The collection of the Dresden Skulpturensammlung ranges in age more than five millennia, from classical antiquity to the art of the Renaissance, Baroque, and Expressionism until the 21st century. Sculptures from the likes of Polycletus to Giambologna and Permoser, and from Rodin to Lehmbruck are included in the collection.
The origins of the museum can be traced back to the Kunstkammer founded in 1560. However, it was August the Strong who established the “Collection of Antique and Modern Sculptures” and turned Dresden into a centre of Baroque architecture and sculpture.
After the arrival of antiquities from Rome at the end of 1729, the collection was displayed in the palace in the Großer Garten, surrounded by masterpieces of contemporary sculpture. In 1786 the collection was rearranged and exhibited in the Japanisches Palais. After the archaeologist Georg Treu (1843–1921) took over as director of the museum in 1882, the collection particularly flourished. Over the three decades of his tenure, Treu instituted a systematic acquisitions policy to build up the collection. The Renaissance Zeughaus (Arsenal) on the Brühlsche Terrasse was converted for use as a museum and in 1889 the Antiquities Collection was able to move into the building, which was thereafter called the Albertinum. Treu continued the tradition of displaying antiquities alongside contemporary works. The collection was the first to acquire numerous works by Auguste Rodin and Constantin Meunier in Germany.
Although the Albertinum was partially destroyed in February 1945, most of the collection survived the Second World War, but for some large plaster casts. Almost all the original sculptures were taken to the Soviet Union, but were returned to Dresden in 1958. Following the restoration and refurbishment of the Albertinum, the Skulpturensammlung and the Galerie Neue Meister will only now display works from the Romantic period to the present day. The antiquities will be on view in display storerooms until they are able to move back into their old home in a few years’ time. The Osthalle (eastern wing) of the Semperbau was designed in the mid-19th century by Gottfried Semper specifically for the antique sculpture collection.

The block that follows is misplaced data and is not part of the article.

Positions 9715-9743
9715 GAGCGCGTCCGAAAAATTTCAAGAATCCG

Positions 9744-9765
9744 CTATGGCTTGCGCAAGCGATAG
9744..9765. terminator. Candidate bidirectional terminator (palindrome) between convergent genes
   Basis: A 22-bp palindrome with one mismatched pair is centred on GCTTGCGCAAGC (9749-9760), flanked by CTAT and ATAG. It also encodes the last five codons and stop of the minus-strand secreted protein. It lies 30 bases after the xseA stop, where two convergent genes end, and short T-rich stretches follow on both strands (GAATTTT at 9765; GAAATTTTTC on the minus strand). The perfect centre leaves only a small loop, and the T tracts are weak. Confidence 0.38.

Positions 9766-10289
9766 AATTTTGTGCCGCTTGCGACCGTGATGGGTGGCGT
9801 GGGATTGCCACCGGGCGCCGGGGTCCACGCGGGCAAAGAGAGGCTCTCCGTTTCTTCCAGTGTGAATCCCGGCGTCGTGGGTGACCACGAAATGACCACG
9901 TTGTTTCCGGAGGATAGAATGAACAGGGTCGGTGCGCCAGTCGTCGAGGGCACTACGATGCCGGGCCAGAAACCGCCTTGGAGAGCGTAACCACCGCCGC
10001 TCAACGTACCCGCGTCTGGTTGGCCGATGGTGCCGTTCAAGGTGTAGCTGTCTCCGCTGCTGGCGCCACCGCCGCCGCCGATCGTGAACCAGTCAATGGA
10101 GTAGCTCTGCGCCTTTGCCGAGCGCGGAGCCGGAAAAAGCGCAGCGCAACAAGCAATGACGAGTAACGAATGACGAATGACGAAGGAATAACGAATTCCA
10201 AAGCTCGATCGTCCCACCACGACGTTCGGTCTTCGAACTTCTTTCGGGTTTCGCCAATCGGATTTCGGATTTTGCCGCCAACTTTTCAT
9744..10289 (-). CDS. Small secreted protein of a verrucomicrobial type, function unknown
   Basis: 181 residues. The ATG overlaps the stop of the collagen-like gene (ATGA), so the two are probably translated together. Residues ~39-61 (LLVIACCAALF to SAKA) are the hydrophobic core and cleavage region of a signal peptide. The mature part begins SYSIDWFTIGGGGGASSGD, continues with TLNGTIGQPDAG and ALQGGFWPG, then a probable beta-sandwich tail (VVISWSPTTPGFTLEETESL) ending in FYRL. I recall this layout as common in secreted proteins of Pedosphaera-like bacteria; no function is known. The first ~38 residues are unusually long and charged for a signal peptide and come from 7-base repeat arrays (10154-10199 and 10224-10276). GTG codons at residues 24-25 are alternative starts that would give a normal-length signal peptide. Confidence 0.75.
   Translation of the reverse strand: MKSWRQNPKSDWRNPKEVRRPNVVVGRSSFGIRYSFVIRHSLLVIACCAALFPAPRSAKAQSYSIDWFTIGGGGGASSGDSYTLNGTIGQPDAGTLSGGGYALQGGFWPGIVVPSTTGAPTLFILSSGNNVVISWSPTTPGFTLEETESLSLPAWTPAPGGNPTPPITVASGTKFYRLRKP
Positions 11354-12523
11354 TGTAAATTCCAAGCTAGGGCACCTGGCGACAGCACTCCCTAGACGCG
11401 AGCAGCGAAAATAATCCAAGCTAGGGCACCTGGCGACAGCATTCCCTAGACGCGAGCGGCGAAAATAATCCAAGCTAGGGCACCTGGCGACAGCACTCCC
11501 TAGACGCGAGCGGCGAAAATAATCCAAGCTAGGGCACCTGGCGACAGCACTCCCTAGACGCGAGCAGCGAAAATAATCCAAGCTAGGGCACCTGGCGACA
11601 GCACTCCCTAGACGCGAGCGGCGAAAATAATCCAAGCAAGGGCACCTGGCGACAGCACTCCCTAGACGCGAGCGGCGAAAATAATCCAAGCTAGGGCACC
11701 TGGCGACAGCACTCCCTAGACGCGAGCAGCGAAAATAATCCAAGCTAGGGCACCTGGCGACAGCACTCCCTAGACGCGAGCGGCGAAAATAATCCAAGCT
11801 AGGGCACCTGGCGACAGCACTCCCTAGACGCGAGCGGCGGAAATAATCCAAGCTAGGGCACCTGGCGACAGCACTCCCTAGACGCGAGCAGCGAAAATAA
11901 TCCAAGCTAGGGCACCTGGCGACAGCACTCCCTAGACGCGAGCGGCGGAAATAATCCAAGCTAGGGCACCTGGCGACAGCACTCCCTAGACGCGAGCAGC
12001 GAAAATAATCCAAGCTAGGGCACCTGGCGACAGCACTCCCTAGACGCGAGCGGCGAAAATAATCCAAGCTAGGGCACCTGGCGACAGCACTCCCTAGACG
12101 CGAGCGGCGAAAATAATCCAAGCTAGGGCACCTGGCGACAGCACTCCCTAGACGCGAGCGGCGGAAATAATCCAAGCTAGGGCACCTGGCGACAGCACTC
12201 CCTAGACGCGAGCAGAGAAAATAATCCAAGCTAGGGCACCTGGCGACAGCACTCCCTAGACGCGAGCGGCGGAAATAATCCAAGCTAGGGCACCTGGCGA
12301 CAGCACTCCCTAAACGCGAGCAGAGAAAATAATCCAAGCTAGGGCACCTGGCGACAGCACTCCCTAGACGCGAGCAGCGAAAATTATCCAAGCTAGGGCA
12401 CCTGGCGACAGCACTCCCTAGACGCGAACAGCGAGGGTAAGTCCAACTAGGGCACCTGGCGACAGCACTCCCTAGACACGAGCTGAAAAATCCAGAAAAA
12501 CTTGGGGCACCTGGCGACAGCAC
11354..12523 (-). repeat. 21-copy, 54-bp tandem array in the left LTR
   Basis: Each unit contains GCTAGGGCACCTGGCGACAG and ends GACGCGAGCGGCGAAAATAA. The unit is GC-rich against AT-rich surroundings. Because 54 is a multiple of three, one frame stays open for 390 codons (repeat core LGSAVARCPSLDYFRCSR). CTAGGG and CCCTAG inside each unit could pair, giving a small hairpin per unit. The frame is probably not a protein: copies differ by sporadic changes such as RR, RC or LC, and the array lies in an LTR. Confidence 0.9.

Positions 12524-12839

The exhibition of the Skulpturensammlung begins with works by the French sculptor Auguste Rodin. He heralded the age of modern statuary and sculpture and is regarded as the forerunner of the numerous styles developed during the 20th century. The sculpture of the classical modern period and post-1945 exhibited in the Albertinum amplifies Rodin’s principle of the subjectivity of art. This principle continues to be visible within the contemporary sculpture of today. The exhibition also pays particular attention to art created during the GDR era through works by artists such as Wieland Förster, Werner Stötzer, and Helmut Heinze.
The Albertinum now includes two new galleries displaying works of a specific theme. The Klingersaal was designed by the Skulpturensammlung and the Galerie Neue Meister as a space in which both sculpture and paintings can be harmoniously exhibited together. The Klingersaal is devoted to the art of the late 19th century movement the ‘Fin de siècle’. The ‘Fin de Siècle’ movement is illustrated through various works by Arnold Böcklin and Max Klinger to those of Franz von Stuck and Sascha Schneider. The Mosaiksaal is dedicated to the theme of morality, which is exemplified by sculptures from the Classicist period with the particular emphasis of those by Ernst Rietschel.
The Skulpturensammlung holds works dating from more than five millennia: from the cultures of classical antiquity to the various periods of European statuary from the early Middle Ages to the sculpture of today. In a few years’ time, the core holdings of the collection, with the inclusion of the Antiquities Collection (comprising sculptures such as the “Dresden Boy”, as well as vases, bronzes, and terracotta), will be presented in a new exhibition within the Osthalle (eastern wing) of the Semper Building. The Osthalle was originally designed by Gottfried Semper to house the classical sculpture collection. Until that time, visitors may get a preview of the future exhibition by looking in the experimental display storeroom on the ground floor of the Albertinum, where a selection of the Antiquities Collection is currently on display.